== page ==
It's safe to say that iQiyi (NASDAQ:IQ) in China and Netflix (NASDAQ:NFLX) just about everywhere else have never been as popular as they are right now. The two leading streaming services grew their audiences by millions of net additions in the third quarter, and they are both expected to keep growing in the near term.

Unfortunately for investors, we can't also say that the two stocks are as popular as they have ever been at the moment. China's iQiyi has plummeted 58% since peaking five months ago. Netflix has held up relatively better, but good luck telling those shareholders who have seen their stakes plunge 36% since hitting all-time highs six months ago how fortunate they must be feeling. 

It hurts to be an investor in the leaders of premium video these days. I'm a Netflix investor, and it's my largest position. I'm feeling the pain. Netflix is cheap, but I also have to concede that -- right now -- iQiyi is the one that might be the better stock to nibble on.

Cast shoot of Spain's "Elite" running on Netflix.

Netflix original program "Elite." Image source: Netflix.

Field and stream

The dinner bell is ringing strong for iQiyi and Netflix. They are both doing a great job growing their empires. Revenue rose 48% at iQiyi in its third quarter, fueled by a 78% surge in membership services revenue. iQiyi has been migrating ad-supported freeloaders into paying customers. It's becoming less YouTube and more Netflix, and this is the right time for the right model.

Netflix isn't growing as quickly as iQiyi, but it's no slouch. Revenue rose 34% in its latest quarter -- deceleration after back-to-back periods of growth just north of 40%, but still just ahead of its earlier guidance. Both companies are eyeing slowing-yet-robust growth in the current quarter, with iQiyi and Netflix eyeing 43% to 49% and 28% top-line growth, respectively. 

Both companies have a pulse on what viewers want, and not just because they are in the process of ramping up the money that they're investing in original content. Netflix now has 137.1 million members worldwide, 25% more than it had on its rolls a year earlier. iQiyi is at just 80.7 million premium subscribers -- and they're paying far less, on average, than Netflix accounts. However, that figure has soared 89% over the past year.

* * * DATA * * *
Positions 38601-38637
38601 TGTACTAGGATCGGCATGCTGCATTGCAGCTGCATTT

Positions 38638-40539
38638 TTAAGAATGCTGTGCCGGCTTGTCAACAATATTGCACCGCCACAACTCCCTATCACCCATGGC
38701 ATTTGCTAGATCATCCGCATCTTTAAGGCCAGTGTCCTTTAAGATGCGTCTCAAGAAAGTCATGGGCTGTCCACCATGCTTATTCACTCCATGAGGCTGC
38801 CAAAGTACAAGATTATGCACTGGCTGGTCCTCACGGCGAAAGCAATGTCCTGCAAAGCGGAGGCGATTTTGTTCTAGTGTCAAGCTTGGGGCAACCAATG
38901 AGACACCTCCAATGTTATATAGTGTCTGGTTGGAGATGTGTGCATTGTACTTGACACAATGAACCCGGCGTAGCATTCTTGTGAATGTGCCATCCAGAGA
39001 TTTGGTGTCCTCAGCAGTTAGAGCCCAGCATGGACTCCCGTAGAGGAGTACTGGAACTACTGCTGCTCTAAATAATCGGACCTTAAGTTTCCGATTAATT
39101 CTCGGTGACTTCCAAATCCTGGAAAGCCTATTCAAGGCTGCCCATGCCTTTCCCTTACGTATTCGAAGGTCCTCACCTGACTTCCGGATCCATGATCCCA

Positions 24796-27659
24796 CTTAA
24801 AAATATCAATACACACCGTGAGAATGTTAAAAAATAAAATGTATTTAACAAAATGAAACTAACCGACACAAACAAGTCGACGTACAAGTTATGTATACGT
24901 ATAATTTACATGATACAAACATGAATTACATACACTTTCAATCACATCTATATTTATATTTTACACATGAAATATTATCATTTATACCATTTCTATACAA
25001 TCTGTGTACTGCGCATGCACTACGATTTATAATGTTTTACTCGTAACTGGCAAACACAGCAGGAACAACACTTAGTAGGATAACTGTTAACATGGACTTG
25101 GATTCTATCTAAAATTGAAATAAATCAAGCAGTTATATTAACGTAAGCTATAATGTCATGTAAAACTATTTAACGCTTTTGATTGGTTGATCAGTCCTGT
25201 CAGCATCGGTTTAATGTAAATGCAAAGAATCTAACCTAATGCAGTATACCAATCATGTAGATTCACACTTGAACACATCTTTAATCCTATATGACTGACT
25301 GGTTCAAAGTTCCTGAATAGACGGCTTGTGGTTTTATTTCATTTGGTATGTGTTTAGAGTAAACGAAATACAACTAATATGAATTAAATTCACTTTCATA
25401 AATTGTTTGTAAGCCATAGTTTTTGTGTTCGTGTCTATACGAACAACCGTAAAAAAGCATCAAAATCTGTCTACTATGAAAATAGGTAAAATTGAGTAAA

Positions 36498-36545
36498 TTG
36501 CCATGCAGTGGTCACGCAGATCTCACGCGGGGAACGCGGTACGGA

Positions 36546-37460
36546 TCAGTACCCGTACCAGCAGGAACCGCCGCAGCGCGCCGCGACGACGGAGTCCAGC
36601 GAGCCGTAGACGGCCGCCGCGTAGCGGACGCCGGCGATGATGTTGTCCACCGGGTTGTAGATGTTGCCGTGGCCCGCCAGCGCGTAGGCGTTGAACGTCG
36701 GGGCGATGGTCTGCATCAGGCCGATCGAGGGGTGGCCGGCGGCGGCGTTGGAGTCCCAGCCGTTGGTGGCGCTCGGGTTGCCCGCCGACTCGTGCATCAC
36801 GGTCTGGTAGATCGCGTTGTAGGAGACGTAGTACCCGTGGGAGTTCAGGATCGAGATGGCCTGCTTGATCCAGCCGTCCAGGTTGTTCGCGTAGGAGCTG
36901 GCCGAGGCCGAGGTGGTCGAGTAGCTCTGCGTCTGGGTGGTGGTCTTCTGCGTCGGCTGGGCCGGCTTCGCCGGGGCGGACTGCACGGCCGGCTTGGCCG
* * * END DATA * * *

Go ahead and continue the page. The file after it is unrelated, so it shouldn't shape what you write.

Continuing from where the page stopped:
Netflix and iQiyi aren't cheap on an earnings basis. Netflix is trading for 64 times next year's projected earnings despite the stock's retreat. iQiyi still isn't profitable, so Netflix wins that round by default. However, in terms of top-line results, we find iQiyi fetching a revenue multiple just north of four -- less than half of Netflix's market markup. 

The sell-off in both stocks has been overdone. Netflix and iQiyi should be market darlings. Their fundamentals remain strong and, unlike most consumer-facing companies, these are all-weather enterprises. If we go into an economic slump, it won't slow down either of these two dot-com speedsters, as they offer compelling value propositions for folks in recessionary times. We obviously know how well they do when the going is good. Both stocks are bargains at this point, but with iQiyi growing faster, offering heartier guidance, and trading at half of the revenue multiple, it's hard not to give it the nod. If you like Netflix, you're going to love iQiyi.

Rick Munarriz owns shares of Netflix. The Motley Fool owns shares of and recommends Netflix. The Motley Fool recommends iQiyi. The Motley Fool has a disclosure policy.